Click fraud is nothing more than fear mongering.

Another day another company trying to create fear so they can sell a product.  In this case its a research report into click fraud.   At least this one isn’t sponsored by companies claiming to sell you “solutions” to click fraud.

No one can define click fraud or agree on a definition.  Yet some companies claim the high end is around 30%.   I installed javascript tracking on some of my adsense pages a while ago and i’ve collected over 8 and a half million clicks along with detailed info on each click here is what i’ve found. 

1.   One thing i’ve noticed is that around 30% of clicks are recorded more then once.   The browser must be sending multiple requests due to lag,  or something else related to the way the users machine is set up.  Seems to happen mostly for dailup users.

2.   As both an advertiser and adsense user i’ve noticed a LARGE percentage of users will use your ad as a bookmark.    Of course if you define every click where the user has no intention of buying as click fraud this can really mess up your stats.

The end result is none of this matters,  unless someone is targeting you with hundreds of thousands of click bots.  What everyone perceives as click fraud is nothing more then default user activity.   The thing that all these people researching click fraud don’t want to admit is that all this is already factored into the price.    If you notice that 20% of people coming to your site aren’t buying  because they are clicking the ad more then once,  or are using your ad as a bookmark  you are going to lower your bid by 20%.

A far bigger problem is the trash in Yahoo’s PPC program.  When you signup to advertise in the USA,  some of the terms have over 50% non American traffic.  Mostly junk traffic from Morocco, Egypt and India  coming from questionable third party affiliates that is what I would define as click fraud.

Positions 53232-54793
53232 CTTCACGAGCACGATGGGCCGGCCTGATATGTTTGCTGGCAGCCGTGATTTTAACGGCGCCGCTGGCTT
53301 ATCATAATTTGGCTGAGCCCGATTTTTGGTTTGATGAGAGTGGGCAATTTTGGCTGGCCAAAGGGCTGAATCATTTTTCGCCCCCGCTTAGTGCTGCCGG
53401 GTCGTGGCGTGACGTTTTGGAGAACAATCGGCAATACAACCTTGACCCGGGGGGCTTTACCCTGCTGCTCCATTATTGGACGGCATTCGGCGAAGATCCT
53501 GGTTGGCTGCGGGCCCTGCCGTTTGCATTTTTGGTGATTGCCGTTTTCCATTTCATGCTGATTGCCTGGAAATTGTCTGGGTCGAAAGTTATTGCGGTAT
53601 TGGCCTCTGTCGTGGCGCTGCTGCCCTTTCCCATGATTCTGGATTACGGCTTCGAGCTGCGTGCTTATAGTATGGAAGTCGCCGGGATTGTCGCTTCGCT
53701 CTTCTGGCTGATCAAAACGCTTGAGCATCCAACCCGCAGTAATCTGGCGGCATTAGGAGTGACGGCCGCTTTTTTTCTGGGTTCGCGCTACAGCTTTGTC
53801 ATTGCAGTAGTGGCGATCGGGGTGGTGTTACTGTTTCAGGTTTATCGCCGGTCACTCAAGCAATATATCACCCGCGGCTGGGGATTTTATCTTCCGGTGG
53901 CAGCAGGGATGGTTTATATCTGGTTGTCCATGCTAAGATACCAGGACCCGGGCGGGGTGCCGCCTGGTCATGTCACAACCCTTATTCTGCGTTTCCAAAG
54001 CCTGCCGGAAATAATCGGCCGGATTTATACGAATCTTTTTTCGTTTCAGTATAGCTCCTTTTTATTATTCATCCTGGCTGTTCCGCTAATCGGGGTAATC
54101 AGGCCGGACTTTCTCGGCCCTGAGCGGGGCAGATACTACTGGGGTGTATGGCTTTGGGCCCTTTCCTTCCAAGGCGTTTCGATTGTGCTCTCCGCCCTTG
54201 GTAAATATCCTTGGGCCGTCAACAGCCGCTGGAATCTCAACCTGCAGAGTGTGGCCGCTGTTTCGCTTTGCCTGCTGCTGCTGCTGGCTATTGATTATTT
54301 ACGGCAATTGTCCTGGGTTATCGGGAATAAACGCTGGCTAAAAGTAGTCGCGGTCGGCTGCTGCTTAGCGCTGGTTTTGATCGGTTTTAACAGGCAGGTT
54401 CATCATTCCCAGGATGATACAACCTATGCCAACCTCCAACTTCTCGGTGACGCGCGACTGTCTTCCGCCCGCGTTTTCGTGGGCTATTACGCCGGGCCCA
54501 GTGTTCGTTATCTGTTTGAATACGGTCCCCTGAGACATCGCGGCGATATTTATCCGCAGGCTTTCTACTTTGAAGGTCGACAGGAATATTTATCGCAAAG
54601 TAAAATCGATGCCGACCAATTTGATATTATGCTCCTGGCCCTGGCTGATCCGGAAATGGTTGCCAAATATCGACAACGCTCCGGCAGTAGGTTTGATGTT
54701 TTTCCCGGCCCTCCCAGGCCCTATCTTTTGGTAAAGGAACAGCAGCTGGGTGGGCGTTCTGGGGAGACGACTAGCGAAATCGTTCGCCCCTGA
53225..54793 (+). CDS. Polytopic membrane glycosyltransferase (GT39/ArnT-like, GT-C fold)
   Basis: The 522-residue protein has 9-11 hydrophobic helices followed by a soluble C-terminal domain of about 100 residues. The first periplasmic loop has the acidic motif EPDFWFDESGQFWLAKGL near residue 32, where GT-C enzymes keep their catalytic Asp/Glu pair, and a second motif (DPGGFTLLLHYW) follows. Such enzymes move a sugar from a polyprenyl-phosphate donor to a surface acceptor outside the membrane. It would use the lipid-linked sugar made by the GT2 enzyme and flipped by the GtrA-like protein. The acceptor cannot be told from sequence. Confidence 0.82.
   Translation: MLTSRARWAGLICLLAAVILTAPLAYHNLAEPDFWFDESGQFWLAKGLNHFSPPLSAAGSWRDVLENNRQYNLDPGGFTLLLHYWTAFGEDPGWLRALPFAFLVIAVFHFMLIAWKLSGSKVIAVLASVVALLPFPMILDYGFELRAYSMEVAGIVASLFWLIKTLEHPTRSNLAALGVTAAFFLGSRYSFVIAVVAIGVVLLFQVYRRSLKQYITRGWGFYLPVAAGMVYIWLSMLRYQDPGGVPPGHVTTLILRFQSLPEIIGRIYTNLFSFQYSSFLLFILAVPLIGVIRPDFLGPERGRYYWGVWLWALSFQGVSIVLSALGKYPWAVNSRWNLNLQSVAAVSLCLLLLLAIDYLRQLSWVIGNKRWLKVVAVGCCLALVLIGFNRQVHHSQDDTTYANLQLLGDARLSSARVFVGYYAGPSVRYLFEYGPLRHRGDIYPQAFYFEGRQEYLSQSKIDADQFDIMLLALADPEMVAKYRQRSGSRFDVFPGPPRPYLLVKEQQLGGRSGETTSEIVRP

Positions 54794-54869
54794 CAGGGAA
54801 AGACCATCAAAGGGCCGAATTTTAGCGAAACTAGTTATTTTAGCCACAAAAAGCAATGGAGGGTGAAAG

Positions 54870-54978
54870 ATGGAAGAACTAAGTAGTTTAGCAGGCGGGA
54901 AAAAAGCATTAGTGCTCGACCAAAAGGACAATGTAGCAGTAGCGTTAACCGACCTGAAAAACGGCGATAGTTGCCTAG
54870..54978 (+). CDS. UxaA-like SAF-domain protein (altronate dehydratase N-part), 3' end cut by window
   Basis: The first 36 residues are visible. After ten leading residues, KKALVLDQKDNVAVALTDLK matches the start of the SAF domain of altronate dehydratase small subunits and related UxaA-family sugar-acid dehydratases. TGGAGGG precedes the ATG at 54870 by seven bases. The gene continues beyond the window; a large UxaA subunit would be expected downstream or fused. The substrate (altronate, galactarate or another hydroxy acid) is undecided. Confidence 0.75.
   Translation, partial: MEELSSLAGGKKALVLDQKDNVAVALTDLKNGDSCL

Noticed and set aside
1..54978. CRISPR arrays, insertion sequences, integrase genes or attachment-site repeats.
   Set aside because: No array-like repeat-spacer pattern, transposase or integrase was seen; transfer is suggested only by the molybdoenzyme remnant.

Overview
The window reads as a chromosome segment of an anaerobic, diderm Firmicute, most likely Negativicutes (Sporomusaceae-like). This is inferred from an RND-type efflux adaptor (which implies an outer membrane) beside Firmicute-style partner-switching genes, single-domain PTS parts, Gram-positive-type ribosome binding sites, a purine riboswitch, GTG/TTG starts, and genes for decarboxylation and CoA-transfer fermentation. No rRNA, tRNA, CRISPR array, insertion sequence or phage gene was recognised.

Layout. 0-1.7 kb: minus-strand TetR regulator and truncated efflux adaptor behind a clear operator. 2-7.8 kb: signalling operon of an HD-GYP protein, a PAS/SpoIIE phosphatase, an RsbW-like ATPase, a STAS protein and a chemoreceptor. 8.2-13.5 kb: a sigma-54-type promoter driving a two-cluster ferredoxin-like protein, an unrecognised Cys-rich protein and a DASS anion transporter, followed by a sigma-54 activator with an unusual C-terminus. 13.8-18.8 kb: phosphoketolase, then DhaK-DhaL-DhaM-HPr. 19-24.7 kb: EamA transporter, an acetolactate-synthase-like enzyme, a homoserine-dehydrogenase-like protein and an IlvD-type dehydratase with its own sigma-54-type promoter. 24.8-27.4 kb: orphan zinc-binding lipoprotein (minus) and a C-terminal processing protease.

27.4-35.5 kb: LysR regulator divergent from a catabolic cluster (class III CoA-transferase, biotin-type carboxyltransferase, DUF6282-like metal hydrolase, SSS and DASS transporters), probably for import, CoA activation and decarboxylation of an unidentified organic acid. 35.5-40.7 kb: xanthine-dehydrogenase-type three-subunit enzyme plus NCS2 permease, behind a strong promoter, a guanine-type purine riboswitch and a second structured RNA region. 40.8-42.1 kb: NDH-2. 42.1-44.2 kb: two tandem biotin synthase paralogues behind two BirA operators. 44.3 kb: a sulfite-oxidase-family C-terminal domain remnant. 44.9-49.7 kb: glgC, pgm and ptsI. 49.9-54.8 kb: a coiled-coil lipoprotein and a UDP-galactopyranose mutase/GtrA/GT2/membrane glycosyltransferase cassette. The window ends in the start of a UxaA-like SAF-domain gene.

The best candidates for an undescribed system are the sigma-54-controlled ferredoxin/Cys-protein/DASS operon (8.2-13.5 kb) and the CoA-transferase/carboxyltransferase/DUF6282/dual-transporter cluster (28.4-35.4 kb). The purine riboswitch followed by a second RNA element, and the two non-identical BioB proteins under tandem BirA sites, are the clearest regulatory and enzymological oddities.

11 Responses to “Click fraud is nothing more than fear mongering.”

  1. JoaoJose Says:

    The use of adwords ads for bookmarking is also consistent with my data. Getting users to actually bookmark your site is extremely important.

  2. Markus Says:

    Good to see a counterpoint. Thanks for sharing this info.

  3. Dave Starr Says:

    The AdWords as bookmark is certainly an interesting point. As correctly pointed out one must factor this in … becuase the entire “first purpose” of an ad is to get a user to click. Obviously, the merchant’s ideal would be that every click result in a sale, but this would be an impossible ideal.

    many users don’t routinely bookmaoirk and/or can’t find bookmarks they preiously made and would use an ad instead. A majority of successful sales wil require more thna one vist as potential purchasers research the market and get themselves comfortable with their decison. I never thought of formally factoring that into my bid price, but that sound slike the best, relatively easy way to deal with the issue. Thanks for a good tip.

  4. Scott Karp Says:

    “As both an advertiser and adsense user i’ve noticed a LARGE percentage of users will use your ad as a bookmark.”

    Do you have to pay for each of these “bookmark” clicks since they pass through Google? If you do, that’s insane.